If former boss does not sign off work experience form, what are the penalties?

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  • #186516

    Hi! I was wondering what are the penalties if your former boss does not sign off your work experience form KNOWING you met the requirements? Will her license get suspended? What consequences will she face?

    “There is a God-shaped vacuum in the heart of every person, and it can never be filled by any created thing. It can only be filled by God, made known through Jesus Christ.” (Blaise Pascal) *Revelation 3:20, Isaiah 53, John 14:6, Ephesians 2:8-10*

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  • #577877

    Theres no consequence, they're not required to sign off on anybody's experience. Very few will flat out refuse but if they do its none of the states concern.

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    Yeah its pretty terrible. IMO to purposely not sign off is unethical and definitely deserves a KITN….but not at all punishable. It's pretty crappy of the states to allow leverage like that but it's better than it was when you had to be an audit slave to get your CPA….



    I don't see it as unethical, but can't see as justification for withholding a signature unless the employee was incompetent or showed a lack of judgement (those things don't affect their ability to perform as a CPA but do affect my ability to vouch for their work performance). A CPA can refuse a client with no reason, can refuse to hire someone or choose to fire them, why would they be compelled to sign off on experience even for a current employee?

    I look at it like any other license including driving. You're a jerk if you refuse to give someone a ride but that's about it.

    FAR- 77
    AUD -49, 71, 84
    REG -56,75!
    BEC -75

    Massachusetts CPA (non reporting) since 3/12.


    Mla: because as I recall the requirement doesn't state anything about competence, just experience. When it comes down to it it's not a letter of recommendation, it's a statement that you are an active CPA and this person worked under you for a year. That's fact based, not opinion based. Even with that said….I could see somebody holding out for that reason…If that's the case. Unfortunately most cases I've heard of this happening the CPA holds out because they simply don't like the person or like them too much and are afraid of them leaving once they do. In public CPAs grow on trees and are relatively easy to work for…In corporate that isn't always the case. So some CPAs have used it as leverage or as a political FU to an employee who doesn't kiss enough ass. That in my mind is quite unethical.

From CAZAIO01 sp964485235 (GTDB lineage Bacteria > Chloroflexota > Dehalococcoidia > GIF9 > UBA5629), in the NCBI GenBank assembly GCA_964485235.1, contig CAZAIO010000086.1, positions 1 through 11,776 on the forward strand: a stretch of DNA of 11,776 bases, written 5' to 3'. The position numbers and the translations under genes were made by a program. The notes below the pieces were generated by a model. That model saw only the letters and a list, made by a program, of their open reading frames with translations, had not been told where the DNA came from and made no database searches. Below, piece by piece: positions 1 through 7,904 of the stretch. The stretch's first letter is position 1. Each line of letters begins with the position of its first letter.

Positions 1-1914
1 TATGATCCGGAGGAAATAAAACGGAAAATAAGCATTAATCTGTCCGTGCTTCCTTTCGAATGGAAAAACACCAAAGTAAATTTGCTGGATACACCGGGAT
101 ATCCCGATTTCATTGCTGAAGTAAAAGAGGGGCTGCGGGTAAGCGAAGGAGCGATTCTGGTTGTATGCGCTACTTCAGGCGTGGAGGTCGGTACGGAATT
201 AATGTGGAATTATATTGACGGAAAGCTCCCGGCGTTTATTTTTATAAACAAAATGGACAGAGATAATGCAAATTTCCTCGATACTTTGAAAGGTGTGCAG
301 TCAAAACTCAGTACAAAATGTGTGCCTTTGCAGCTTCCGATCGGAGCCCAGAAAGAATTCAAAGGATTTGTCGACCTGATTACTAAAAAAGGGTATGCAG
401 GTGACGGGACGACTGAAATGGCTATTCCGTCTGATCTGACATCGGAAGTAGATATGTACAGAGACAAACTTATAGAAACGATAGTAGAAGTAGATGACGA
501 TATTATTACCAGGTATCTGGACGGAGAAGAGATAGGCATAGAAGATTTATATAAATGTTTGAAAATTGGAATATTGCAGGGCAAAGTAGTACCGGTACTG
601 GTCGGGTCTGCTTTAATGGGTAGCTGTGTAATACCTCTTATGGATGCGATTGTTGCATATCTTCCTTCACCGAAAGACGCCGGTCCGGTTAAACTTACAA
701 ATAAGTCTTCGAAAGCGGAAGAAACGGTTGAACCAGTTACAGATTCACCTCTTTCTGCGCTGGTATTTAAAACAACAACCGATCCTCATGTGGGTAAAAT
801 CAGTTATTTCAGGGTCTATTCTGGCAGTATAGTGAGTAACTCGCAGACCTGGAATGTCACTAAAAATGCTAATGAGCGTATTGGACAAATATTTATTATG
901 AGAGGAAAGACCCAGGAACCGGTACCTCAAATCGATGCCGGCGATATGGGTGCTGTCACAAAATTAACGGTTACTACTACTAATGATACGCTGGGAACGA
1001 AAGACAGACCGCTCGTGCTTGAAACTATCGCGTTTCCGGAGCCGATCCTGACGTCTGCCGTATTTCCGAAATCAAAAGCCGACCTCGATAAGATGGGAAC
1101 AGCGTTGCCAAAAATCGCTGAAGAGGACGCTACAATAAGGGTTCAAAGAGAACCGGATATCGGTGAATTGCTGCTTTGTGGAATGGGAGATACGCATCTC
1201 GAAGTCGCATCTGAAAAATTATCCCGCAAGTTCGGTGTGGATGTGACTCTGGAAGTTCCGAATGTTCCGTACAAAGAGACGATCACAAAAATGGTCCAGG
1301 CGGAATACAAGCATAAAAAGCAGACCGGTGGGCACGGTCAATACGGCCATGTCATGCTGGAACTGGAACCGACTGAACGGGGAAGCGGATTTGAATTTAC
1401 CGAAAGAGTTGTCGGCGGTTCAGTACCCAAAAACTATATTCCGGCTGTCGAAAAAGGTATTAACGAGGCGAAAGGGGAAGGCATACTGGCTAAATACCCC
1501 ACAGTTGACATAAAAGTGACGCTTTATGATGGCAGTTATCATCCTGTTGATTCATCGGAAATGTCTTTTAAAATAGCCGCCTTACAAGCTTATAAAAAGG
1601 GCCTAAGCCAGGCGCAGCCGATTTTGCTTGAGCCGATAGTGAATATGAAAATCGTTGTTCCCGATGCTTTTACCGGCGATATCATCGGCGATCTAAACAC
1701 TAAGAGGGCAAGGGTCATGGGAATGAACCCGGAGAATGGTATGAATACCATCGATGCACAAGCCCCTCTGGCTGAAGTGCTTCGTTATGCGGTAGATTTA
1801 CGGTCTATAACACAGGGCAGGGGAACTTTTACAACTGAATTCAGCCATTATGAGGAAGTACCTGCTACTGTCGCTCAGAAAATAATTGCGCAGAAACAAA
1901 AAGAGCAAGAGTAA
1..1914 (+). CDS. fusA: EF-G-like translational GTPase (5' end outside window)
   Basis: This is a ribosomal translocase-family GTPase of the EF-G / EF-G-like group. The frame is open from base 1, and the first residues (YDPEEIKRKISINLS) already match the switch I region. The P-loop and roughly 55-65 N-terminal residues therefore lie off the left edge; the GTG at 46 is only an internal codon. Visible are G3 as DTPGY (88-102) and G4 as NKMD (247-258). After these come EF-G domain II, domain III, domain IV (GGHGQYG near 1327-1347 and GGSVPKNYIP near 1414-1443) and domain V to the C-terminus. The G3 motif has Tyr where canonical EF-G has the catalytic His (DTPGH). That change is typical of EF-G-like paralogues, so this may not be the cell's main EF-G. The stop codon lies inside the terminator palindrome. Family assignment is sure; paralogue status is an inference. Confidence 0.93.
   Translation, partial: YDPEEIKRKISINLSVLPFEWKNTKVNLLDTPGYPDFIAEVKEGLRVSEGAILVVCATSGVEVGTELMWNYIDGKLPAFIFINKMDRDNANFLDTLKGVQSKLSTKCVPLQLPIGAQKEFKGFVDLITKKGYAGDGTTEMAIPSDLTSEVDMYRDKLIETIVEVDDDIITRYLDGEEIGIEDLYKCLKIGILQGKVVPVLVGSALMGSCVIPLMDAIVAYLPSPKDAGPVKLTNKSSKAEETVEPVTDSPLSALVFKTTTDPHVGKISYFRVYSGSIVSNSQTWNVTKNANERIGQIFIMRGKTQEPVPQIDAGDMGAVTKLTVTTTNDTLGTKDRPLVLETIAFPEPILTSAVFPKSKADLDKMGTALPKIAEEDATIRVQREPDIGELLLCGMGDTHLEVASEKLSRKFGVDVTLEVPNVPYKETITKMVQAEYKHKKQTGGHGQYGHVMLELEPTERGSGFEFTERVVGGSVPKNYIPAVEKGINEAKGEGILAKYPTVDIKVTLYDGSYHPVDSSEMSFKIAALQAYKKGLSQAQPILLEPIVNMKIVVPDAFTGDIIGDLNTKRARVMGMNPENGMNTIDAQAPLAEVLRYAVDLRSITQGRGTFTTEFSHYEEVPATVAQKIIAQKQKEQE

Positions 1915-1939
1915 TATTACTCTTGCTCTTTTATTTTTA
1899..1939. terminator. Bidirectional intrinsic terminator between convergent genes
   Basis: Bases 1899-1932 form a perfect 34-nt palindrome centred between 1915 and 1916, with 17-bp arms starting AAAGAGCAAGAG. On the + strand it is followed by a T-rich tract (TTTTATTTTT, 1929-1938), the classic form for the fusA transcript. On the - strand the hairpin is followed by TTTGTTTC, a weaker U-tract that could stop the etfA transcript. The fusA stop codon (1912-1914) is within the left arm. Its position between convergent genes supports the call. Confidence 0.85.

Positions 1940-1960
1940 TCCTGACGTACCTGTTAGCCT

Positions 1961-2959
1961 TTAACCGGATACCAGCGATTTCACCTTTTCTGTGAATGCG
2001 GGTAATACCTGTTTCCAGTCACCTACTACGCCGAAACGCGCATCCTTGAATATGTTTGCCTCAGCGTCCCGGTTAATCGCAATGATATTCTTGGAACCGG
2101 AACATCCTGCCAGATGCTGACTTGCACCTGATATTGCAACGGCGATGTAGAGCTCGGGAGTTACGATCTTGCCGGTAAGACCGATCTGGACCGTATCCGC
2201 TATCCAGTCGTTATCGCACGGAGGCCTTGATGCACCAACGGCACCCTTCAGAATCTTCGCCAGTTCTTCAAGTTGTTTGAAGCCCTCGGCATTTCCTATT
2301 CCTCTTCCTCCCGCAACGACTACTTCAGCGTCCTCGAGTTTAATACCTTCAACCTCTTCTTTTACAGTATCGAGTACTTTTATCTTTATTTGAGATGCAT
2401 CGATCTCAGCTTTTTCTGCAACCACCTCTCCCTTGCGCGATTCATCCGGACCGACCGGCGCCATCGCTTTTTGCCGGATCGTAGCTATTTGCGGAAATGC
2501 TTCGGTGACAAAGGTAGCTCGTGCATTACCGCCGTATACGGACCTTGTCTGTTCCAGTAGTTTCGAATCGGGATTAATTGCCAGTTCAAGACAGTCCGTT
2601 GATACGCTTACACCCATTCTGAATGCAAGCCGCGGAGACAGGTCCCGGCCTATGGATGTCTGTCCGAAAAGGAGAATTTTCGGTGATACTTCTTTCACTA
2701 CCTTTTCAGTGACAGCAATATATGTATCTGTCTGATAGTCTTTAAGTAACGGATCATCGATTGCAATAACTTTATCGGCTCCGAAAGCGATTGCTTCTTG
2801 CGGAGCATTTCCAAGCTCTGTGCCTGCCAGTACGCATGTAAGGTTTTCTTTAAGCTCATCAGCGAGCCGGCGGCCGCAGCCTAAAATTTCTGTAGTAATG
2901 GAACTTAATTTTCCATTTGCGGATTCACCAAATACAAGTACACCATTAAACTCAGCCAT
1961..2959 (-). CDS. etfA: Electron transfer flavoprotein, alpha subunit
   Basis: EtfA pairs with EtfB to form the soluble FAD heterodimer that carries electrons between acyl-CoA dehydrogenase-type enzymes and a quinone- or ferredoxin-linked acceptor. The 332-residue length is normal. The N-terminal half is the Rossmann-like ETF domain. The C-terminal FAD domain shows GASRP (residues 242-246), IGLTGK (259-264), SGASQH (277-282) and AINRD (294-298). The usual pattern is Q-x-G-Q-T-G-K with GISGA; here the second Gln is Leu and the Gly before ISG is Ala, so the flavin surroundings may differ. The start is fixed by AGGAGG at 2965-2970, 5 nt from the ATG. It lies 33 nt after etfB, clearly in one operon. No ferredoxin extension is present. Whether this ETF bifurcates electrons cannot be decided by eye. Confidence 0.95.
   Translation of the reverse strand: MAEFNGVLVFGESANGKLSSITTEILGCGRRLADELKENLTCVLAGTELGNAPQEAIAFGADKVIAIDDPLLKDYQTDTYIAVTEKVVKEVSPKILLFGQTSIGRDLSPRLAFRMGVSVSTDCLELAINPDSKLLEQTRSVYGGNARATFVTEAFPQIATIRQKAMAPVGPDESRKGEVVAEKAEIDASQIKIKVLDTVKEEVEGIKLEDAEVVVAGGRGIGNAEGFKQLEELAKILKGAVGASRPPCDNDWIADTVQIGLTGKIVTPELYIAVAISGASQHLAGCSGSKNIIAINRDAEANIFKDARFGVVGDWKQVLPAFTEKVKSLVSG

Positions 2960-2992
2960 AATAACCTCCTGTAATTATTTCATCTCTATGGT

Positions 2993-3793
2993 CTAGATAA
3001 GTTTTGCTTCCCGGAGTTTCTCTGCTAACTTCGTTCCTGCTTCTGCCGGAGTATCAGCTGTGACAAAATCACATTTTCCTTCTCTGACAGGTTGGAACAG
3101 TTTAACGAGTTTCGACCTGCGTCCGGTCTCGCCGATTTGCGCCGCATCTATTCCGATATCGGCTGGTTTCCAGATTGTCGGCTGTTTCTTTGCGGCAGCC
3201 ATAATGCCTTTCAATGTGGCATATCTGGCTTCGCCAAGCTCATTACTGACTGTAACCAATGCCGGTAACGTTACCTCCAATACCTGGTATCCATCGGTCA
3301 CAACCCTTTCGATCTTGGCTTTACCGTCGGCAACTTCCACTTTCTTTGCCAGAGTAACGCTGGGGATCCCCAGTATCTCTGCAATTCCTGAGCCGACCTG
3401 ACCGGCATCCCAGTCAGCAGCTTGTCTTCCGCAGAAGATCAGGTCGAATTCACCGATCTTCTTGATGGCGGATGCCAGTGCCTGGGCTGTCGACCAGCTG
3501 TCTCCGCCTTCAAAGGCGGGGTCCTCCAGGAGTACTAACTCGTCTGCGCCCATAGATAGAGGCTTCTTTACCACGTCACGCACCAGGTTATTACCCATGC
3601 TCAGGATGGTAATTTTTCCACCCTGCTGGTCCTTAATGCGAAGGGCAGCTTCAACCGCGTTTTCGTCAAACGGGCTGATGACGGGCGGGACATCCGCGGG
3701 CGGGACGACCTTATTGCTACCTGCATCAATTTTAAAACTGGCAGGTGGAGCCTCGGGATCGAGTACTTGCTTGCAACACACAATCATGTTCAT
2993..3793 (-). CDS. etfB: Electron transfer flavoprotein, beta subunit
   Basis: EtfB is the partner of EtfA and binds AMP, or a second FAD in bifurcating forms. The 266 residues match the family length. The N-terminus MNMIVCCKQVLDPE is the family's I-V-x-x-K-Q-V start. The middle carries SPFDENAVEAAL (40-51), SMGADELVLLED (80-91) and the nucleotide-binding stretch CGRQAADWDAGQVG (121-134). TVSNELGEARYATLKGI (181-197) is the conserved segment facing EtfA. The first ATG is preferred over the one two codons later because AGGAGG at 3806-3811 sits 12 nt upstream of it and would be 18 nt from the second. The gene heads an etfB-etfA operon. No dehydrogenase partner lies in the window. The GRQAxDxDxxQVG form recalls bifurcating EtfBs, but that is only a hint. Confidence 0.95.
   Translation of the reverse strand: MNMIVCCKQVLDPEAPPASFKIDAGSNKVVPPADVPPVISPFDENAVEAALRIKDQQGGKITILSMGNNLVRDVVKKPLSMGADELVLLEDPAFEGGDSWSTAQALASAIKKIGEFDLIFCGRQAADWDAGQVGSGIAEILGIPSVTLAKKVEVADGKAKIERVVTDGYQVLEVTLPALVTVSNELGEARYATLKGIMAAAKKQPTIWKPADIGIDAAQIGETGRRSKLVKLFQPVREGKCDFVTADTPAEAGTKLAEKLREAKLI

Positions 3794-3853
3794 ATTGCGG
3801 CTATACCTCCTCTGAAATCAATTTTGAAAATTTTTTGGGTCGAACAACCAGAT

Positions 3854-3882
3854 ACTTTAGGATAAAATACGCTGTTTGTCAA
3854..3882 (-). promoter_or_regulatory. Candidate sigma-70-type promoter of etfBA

@HowManyLetters – I think the sign off requirement must be different from state to state, because my former boss had to sign off that I had done specific things and was competent at them. I wouldn't sign off on someone's experience, just because they filled a chair for a year. Maybe that's wrong, but I wouldn't want an unqualified CPA out there because of me. If they were working under me for a year, I'd do everything I could to make sure they received the training they needed. The rest would be up to them.


    If they won't sign because someone is a bad accountant or unethical, then they are doing what they should do. If they are doing to be an ___, then they are being unethical IMO, but nothing can be done about it that I'm aware of.


    Kricket: it is definitely different from state to state. No I get what you are saying…which is why I said if that's the case I can see that as justified. But really…the person has the education and passed all four exams and we're hired by you…..How terrible are they going to be? Then as the CPA…how do you determine who “deserves” to be a CPA? Does the person have to be a rock star in your area or just adequit? What if the person is terrible in your area of expertise (say tax) but would make fantastic CPA in Audit? Is it fair for you to keep them from furthering their career somewhere else because they aren't very good in your area? For an exam process that is supposed to be fair and balanced it seems the experience requirement leaves plenty of unfair potential…